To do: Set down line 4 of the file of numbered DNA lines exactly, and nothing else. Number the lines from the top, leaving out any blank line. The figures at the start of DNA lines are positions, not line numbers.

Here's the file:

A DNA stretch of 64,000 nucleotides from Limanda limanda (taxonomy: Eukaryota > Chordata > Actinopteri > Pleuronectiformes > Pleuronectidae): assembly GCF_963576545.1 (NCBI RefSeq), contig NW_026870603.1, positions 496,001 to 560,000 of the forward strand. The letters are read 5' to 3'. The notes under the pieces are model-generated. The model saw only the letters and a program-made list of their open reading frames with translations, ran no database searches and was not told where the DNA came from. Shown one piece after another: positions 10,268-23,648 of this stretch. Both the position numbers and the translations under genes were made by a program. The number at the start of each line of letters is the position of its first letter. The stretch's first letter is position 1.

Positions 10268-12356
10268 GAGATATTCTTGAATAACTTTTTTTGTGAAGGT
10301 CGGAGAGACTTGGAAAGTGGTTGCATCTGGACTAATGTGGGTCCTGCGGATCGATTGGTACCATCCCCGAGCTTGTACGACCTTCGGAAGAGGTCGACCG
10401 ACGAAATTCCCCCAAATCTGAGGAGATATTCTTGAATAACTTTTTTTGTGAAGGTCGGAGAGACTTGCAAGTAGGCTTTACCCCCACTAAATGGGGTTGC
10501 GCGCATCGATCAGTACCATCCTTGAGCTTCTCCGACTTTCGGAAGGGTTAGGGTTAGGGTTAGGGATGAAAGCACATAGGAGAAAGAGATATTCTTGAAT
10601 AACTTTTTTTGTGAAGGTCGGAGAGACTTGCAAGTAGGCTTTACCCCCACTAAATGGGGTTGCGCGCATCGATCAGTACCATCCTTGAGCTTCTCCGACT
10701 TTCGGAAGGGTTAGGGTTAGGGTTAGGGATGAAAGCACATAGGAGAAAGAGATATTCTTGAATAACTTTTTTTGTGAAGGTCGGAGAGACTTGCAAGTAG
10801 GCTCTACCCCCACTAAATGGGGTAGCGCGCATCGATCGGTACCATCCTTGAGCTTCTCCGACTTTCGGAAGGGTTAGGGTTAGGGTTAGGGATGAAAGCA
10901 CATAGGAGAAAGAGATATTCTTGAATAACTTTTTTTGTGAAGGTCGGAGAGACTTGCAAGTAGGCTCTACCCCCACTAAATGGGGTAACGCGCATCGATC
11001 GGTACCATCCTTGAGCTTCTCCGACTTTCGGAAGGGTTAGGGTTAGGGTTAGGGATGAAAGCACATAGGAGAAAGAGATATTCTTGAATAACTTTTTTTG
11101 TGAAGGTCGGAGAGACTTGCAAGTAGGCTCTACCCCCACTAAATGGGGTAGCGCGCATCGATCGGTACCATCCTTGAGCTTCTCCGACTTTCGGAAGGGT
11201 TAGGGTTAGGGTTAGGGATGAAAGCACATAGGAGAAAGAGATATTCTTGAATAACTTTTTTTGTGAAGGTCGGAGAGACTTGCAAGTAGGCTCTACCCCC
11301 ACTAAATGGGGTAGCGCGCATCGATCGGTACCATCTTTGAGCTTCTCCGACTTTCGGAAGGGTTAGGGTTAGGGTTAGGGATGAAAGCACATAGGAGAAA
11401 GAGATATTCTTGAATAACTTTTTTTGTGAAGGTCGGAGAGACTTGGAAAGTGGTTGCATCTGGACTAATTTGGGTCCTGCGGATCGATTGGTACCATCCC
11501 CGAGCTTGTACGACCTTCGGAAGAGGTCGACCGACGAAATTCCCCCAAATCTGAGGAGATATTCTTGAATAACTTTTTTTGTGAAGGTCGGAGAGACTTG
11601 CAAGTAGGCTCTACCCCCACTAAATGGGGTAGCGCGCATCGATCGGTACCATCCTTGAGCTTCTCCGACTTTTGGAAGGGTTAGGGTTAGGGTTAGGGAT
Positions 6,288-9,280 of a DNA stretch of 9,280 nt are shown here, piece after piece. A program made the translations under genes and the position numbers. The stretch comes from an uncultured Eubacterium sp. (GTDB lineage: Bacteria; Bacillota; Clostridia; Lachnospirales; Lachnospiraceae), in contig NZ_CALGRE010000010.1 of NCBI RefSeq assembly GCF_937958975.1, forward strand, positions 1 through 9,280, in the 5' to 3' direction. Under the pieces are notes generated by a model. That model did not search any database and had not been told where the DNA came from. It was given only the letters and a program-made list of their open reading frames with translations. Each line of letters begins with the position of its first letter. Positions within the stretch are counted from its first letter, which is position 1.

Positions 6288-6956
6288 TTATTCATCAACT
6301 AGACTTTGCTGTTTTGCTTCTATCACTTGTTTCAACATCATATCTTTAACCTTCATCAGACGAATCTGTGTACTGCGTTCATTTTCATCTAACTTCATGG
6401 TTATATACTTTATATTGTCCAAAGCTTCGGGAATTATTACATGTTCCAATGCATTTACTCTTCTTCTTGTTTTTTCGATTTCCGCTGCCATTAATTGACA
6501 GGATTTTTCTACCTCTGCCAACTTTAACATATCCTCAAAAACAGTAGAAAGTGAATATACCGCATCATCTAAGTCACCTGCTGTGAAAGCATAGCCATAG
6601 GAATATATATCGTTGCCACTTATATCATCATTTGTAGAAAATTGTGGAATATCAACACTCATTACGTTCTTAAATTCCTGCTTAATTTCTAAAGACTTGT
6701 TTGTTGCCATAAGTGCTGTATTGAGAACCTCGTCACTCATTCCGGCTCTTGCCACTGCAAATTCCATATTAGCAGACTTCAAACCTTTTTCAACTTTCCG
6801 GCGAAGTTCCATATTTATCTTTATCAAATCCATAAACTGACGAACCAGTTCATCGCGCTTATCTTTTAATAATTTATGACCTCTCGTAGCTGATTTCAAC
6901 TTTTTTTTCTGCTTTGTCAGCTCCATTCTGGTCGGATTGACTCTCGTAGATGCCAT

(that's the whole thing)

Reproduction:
10301 CGGAGAGACTTGGAAAGTGGTTGCATCTGGACTAATGTGGGTCCTGCGGATCGATTGGTACCATCCCCGAGCTTGTACGACCTTCGGAAGAGGTCGACCG